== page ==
I’ve frequently heard people say, “teenage girls and their mothers never get along”. While this is a generalized statement, there is some validity to it. The reality is that teenage girls are usually more attached to their mothers and therefore, in order to gain independence, they need to work hard at breaking that attachment. Although there can be a similar dynamic with fathers, relationships with adolescent girls and their fathers tend to be less turbulent and outwardly emotional. So, with their mothers, girls work hard at resisting the close connection they feel which ultimately causes them more confusion and often a stronger emotional response.

If you are a parent experiencing this, it is certainly not fun and can be extremely emotionally draining.  It is difficult to witness the extreme emotions from your teenager, while at the same time, you may not know what they are actually struggling with.  Although you may want to, you can’t fix whatever is going on fir them and you have to try to manage your own emotions as well. Not an easy job at all!

Understanding what is going on from a developmental perspective can make things easier. What your teenage daughter is doing is healthier than you may think. She is working to seek independence, which means she needs to disengage from you.  However, this feels scary, so she keeps you connected through the fighting, the yelling and the screaming. She struggles to increase her independence but also realizes she still needs you, so she connects with you through the fighting.  She does not understand this is what is happening.  She just knows that she wants to gain independence and not rely on you as much, however, she is not fully ready to do this, becomes scared and reengages though her emotional response or reaction to you.  I know…it seems like she could do this another way, however, this pattern of behavior is seen in many teenage girls.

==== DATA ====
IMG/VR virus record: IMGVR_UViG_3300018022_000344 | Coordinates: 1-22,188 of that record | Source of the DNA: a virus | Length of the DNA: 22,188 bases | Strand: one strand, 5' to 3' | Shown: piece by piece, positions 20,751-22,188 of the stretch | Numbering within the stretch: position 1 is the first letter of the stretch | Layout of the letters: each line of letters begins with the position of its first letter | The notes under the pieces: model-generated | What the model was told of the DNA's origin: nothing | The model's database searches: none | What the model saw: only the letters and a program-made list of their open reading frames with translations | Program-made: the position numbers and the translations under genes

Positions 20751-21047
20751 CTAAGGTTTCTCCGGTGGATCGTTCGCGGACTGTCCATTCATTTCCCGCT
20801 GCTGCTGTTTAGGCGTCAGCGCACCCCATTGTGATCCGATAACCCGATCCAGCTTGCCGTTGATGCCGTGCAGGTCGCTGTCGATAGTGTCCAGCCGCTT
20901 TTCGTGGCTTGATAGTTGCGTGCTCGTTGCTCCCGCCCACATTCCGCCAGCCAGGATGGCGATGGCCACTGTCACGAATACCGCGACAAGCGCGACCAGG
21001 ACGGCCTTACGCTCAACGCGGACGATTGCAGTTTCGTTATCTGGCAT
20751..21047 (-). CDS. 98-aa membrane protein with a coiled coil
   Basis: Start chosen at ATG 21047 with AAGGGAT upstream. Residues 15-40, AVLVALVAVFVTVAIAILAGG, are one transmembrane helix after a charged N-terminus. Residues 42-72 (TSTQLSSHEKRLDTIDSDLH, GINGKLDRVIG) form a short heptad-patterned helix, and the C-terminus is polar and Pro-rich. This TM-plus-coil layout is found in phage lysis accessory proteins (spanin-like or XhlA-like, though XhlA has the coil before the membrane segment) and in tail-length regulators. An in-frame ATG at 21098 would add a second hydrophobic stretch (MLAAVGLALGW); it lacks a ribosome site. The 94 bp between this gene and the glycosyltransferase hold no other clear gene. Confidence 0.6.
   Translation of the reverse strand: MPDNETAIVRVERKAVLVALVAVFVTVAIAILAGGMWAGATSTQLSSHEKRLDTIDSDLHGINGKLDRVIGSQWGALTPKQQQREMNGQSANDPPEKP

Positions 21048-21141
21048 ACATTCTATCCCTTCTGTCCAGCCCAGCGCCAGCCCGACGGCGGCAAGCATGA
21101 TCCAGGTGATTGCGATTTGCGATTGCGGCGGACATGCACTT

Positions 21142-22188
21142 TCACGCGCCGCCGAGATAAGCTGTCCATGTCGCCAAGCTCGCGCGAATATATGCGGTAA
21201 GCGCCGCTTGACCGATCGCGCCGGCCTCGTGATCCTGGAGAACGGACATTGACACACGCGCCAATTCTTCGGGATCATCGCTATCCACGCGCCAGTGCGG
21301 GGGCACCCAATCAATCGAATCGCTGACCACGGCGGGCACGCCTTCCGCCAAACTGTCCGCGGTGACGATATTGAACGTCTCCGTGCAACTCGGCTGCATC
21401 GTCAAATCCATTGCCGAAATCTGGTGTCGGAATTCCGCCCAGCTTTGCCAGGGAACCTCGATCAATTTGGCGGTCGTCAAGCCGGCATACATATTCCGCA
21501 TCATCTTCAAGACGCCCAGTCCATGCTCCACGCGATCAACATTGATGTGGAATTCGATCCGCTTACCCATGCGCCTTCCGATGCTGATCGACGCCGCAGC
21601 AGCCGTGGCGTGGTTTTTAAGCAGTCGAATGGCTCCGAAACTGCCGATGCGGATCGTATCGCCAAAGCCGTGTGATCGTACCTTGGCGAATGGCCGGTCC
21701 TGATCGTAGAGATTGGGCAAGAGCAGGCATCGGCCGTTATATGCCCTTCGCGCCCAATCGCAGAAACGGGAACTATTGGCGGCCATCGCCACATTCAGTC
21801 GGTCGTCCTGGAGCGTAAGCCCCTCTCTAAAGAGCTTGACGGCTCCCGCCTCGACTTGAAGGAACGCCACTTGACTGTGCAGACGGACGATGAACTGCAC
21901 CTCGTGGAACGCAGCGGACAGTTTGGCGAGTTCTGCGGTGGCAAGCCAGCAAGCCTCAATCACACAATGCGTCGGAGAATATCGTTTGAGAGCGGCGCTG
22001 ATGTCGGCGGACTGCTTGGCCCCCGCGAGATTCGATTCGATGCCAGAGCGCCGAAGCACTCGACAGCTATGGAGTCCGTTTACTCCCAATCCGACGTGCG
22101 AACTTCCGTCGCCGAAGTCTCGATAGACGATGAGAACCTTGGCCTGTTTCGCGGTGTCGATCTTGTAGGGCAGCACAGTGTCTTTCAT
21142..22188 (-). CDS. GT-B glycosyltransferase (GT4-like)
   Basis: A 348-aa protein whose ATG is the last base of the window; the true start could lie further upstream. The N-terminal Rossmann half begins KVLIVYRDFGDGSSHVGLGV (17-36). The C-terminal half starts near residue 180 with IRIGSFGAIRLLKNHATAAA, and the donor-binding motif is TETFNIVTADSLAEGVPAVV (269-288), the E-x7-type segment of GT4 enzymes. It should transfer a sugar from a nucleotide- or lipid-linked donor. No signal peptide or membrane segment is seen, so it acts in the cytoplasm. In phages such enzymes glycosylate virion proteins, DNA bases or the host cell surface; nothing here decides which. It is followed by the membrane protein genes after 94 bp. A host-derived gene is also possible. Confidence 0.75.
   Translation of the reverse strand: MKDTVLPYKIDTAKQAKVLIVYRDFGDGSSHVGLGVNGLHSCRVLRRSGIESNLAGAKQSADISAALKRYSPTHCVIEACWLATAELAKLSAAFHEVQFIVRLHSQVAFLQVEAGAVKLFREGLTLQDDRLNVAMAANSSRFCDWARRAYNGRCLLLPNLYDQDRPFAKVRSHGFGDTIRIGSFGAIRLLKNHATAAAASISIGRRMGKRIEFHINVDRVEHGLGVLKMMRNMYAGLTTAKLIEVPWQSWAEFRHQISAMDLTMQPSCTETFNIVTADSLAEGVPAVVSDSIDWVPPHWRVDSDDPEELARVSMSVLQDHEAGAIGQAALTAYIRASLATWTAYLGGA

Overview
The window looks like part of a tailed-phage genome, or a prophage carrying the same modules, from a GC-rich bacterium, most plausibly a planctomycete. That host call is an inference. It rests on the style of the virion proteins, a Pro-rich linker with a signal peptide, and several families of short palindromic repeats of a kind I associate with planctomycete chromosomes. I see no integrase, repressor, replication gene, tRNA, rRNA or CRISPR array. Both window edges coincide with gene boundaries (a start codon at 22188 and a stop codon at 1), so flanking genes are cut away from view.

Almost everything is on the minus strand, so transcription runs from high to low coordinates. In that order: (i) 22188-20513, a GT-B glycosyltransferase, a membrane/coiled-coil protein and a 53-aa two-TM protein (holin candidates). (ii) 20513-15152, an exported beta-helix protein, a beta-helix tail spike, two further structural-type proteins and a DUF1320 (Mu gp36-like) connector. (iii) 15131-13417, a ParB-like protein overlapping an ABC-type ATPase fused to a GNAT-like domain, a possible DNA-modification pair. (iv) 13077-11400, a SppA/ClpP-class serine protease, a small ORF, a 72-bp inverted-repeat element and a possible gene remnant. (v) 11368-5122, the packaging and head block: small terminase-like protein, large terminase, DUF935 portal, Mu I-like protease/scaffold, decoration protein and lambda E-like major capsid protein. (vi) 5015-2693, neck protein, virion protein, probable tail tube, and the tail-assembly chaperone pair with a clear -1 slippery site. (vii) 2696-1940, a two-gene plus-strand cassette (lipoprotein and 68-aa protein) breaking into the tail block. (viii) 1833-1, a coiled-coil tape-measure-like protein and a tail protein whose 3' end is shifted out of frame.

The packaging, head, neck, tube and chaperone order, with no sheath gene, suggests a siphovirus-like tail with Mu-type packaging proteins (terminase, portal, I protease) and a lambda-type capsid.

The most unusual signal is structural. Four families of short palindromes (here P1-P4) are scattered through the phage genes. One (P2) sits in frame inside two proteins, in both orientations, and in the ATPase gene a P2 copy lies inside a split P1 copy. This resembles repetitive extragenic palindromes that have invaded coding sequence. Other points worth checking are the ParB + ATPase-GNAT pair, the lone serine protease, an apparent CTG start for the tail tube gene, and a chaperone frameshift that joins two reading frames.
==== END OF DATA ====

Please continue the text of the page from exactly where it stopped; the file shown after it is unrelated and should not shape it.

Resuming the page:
Understanding the reason for your teen’s behavior along with reviewing the tips below will help you in those moments when you want to run out of the house, lock yourself in your room or pull your hair out. Being a teenage girl is not easy. Being the parent of a teenage girl is not easy. Your daughter needs your support, consistency and validation even though she will likely never ask for it.